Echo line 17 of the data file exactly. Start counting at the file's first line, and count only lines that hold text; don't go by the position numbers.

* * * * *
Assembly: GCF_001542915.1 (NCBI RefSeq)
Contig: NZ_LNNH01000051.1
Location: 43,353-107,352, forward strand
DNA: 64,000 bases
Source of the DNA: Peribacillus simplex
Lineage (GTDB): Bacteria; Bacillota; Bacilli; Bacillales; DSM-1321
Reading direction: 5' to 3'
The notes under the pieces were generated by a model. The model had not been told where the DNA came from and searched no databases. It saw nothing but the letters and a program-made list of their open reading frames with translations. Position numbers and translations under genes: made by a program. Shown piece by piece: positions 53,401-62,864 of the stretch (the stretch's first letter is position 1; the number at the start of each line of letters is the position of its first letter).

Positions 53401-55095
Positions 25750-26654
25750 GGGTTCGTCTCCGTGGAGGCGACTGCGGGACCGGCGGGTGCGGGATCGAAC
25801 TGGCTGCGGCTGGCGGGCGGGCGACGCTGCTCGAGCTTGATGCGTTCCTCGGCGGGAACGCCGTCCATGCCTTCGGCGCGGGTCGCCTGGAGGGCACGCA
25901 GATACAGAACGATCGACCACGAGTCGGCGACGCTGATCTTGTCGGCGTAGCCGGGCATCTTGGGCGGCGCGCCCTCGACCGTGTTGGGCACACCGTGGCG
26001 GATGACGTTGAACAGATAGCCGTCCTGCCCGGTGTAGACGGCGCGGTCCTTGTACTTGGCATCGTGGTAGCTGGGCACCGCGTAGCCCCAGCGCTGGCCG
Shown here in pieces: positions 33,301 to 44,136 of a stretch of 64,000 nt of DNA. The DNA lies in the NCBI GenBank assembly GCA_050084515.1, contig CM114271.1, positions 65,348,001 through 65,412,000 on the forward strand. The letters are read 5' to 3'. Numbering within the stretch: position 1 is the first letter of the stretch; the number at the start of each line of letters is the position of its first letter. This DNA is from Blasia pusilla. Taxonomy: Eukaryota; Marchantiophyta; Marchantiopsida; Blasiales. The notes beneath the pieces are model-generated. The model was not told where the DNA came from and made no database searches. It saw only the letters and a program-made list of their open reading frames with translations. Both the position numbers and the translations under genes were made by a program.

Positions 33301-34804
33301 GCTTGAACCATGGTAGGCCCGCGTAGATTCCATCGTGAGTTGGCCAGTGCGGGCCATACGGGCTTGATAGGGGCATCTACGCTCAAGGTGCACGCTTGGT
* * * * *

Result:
33301 GCTTGAACCATGGTAGGCCCGCGTAGATTCCATCGTGAGTTGGCCAGTGCGGGCCATACGGGCTTGATAGGGGCATCTACGCTCAAGGTGCACGCTTGGT